The bare metal cloud is rapidly being adopted by large enterprises that place a high value on performance, control, flexibility, cost, and security & compliance. To this end, forecasts indicate that the global bare metal cloud market will reach $29 billion by 2029, recording a compound annual growth rate (CAGR) of 23% from 2022 through 2029.
What is Bare Metal in AWS?
Amazon Web Services (AWS) offers bare metal services running on Amazon Elastic Compute Cloud (Amazon EC2). Through Amazon EC2, M6i and C6i bare metal instances are available, powered by 3rd generation Intel Xeon Scalable processors and memory resources of the underlying server. At the same time, Amazon EC2 offers M6a and C6a bare metal instances, which are powered by 3rd generation AMD EPYC processors and memory resources of the underlying server.
Particularly, these AWS bare metal instances are well-suited for the following workloads:
- M6i and M6a Instances: web & application servers, back-end servers supporting enterprise applications, microservices, multiplayer gaming servers, caching fleets, and application development environments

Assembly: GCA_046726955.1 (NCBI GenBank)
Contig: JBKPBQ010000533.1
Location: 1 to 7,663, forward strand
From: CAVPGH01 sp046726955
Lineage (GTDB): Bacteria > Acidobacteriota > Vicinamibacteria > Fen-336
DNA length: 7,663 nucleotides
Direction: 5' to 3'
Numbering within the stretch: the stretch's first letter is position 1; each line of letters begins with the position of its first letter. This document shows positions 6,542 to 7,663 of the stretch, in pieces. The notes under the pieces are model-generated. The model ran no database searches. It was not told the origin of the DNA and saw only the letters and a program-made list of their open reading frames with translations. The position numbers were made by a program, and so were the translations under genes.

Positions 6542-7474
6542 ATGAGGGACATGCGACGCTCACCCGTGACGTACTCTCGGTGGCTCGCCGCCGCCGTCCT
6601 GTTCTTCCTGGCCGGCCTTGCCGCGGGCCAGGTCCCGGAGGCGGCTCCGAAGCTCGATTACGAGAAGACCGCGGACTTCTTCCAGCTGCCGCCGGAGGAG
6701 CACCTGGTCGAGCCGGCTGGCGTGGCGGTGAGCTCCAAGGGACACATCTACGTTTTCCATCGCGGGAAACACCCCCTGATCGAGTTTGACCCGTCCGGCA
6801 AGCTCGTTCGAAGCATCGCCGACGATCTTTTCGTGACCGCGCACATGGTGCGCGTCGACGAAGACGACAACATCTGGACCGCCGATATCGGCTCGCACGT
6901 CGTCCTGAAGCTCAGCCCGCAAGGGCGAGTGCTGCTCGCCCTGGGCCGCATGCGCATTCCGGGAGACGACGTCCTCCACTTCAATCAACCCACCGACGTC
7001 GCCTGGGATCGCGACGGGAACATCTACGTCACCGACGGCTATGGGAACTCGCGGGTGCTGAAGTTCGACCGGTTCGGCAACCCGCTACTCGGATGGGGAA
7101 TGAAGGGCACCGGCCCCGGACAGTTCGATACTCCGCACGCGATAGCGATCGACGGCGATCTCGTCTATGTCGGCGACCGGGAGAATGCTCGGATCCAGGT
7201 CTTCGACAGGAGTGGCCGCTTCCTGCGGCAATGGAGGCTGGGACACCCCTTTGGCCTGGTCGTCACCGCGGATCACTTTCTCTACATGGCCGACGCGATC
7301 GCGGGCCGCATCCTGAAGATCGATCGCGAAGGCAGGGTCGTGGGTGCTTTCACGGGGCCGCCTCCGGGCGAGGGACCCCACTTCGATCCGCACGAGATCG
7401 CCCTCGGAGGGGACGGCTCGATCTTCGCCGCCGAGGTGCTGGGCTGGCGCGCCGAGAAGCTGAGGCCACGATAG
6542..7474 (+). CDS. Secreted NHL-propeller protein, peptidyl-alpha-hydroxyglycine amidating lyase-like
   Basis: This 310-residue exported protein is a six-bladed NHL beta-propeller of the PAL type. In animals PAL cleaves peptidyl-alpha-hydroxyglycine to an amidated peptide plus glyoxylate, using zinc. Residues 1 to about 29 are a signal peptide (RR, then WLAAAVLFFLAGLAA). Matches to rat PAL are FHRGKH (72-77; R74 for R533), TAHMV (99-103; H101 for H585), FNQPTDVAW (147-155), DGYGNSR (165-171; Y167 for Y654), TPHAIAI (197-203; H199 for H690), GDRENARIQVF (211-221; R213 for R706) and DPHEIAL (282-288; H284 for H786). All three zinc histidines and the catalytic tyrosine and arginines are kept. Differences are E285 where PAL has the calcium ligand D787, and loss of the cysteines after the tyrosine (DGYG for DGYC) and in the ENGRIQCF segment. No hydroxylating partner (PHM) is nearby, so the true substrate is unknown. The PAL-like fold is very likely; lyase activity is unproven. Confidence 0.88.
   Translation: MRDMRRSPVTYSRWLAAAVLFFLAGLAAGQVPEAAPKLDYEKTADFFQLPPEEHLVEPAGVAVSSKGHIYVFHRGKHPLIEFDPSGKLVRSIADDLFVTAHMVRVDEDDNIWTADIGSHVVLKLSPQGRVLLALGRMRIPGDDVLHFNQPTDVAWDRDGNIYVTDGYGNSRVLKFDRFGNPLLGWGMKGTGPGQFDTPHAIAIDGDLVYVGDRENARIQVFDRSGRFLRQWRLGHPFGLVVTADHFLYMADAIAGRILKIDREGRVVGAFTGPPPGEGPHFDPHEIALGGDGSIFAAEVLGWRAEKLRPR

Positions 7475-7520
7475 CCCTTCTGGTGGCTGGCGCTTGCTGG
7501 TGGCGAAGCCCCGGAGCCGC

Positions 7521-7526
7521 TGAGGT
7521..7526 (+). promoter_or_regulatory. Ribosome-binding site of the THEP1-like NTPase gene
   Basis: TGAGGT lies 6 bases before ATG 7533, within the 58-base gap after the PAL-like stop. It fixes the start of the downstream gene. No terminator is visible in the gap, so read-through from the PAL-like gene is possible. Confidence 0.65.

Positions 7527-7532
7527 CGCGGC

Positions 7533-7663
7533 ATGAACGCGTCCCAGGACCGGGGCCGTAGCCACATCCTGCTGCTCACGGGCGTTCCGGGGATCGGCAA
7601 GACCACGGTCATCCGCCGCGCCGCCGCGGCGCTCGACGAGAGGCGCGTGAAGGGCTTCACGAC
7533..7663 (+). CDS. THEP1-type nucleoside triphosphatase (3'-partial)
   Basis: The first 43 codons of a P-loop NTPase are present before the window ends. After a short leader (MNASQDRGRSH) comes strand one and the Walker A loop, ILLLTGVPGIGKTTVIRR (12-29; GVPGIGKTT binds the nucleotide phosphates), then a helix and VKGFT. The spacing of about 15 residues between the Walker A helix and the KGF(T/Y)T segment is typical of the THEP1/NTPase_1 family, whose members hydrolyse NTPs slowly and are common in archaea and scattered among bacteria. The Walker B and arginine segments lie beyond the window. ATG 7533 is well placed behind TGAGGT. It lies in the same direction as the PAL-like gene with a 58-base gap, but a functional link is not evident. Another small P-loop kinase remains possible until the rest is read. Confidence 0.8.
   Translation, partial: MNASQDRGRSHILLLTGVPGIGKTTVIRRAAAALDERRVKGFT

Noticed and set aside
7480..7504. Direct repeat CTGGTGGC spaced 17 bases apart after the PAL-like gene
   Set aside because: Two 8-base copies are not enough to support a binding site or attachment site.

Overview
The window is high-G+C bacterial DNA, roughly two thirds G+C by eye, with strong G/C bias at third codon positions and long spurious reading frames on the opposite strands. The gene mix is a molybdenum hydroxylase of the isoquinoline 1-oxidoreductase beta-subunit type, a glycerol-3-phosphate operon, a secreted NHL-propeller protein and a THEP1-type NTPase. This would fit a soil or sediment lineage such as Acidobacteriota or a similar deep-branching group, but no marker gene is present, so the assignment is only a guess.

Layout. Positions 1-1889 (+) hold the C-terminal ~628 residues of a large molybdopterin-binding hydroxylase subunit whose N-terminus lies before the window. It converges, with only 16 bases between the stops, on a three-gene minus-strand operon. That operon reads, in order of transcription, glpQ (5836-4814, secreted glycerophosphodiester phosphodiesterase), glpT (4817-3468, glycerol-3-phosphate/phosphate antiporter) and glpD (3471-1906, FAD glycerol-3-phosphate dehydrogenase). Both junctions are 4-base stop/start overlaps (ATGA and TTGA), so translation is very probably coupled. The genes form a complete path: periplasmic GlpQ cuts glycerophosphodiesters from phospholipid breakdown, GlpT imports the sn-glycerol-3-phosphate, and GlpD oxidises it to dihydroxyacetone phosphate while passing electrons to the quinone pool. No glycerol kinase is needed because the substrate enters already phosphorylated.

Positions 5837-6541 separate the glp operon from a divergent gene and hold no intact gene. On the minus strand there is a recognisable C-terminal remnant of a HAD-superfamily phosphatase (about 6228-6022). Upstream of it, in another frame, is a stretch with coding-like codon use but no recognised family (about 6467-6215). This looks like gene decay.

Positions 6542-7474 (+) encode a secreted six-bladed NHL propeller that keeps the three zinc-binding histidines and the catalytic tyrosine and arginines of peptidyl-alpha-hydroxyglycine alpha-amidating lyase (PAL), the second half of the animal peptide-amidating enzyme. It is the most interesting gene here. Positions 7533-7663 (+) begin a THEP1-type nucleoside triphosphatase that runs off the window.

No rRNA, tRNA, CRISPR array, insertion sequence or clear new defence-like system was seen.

- C6i and C6a Instances: compute-intensive applications like batch processing, distributed analytics, high performance computing (HPC), ad serving, highly-scalable multiplayer gaming, and video encoding
Amazon EC2 bare metal instances allow customers to run applications that benefit from performance analysis tools, specialized workloads that require direct access to bare metal infrastructure, legacy workloads not supported in virtual environments, and licensing-restricted applications.